Make screen-recordings of the gradings you do by hand so your students can see how you break their code and then learn from your experienced analysis.

  • Benefits to this grading technique:
    • Automated testing cannot give you the same type of insights into your students progress and problems that debugging by hand will.
    • Plus, students won’t be able to disagree with you regarding whether or not their code complies, they’ll see exactly what you saw!
    • Creating the screen-capture takes about the same amount of time that traditional grading does, but it allows for a much richer opportunity to connect with your students.
    • Screencasting uses both audio and visual stimulation.
      • The combined mediums are more engaging than static visuals.
    • This gives you the opportunity to model your critical thinking skills for your students.
    • This doesn’t add a lot of work when you were already going to be debugging programs to determine grades.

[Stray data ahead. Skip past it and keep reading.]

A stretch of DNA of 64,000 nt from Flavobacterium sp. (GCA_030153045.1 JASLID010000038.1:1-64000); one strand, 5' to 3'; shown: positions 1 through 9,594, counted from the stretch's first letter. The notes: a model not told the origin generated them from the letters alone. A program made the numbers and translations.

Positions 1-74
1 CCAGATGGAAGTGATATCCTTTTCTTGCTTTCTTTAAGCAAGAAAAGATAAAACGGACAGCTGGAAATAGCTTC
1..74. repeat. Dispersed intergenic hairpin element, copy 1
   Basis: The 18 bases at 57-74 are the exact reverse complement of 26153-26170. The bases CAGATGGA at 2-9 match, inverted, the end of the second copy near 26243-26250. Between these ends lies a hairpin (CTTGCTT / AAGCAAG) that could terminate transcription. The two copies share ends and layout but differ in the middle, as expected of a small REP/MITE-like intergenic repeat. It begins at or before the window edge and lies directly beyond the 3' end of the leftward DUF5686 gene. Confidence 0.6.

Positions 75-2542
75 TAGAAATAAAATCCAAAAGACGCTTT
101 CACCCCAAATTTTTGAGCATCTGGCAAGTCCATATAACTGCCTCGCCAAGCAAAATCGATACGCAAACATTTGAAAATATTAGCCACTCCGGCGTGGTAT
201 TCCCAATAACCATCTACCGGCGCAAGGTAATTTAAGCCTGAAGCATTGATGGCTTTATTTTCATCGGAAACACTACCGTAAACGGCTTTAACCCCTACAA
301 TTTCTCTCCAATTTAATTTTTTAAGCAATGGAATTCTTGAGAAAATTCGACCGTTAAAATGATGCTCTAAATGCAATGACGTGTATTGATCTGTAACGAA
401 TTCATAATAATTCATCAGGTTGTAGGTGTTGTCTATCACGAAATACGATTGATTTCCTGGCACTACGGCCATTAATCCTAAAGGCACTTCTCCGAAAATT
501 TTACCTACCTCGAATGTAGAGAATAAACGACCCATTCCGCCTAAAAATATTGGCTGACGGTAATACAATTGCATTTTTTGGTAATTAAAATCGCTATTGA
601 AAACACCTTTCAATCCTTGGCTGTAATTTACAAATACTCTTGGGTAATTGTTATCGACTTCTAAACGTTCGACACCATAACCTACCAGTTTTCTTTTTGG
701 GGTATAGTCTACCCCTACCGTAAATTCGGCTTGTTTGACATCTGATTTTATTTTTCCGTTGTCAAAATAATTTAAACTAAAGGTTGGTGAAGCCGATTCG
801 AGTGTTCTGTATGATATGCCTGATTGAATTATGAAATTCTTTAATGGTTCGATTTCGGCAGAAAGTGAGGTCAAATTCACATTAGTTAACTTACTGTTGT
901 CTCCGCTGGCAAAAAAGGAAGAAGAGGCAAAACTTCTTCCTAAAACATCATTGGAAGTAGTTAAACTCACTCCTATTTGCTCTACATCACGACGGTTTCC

• Transferring large video files is the hardest part of this process.
    • Render the videos when you’re in meetings or sleeping, that way you don’t waste your own time waiting for the video files.
    • Don’t try to email the videos to all your students, the files are too big for emailing!
    • Host videos on a website with a secure logon.
      • You can also track data about when your students log on to watch the videos.
  • Keep a grading checklist on hand when creating these videos to ensure you check off all aspects of the program you wanted to test.
    • This can make the process a bit repetitive but this turns into a huge advantage.
    • Often times, there will be a common mistake that students make.
      • When you discover this mistake you and test for it earlier on in the video and cut down on the total amount of time you spent grading.
  • At first this could add a lot of time to your grading process but you’ll get faster with time and your students will learn so much from this process.

More about this tip

External Source

Interview with Walt Schilling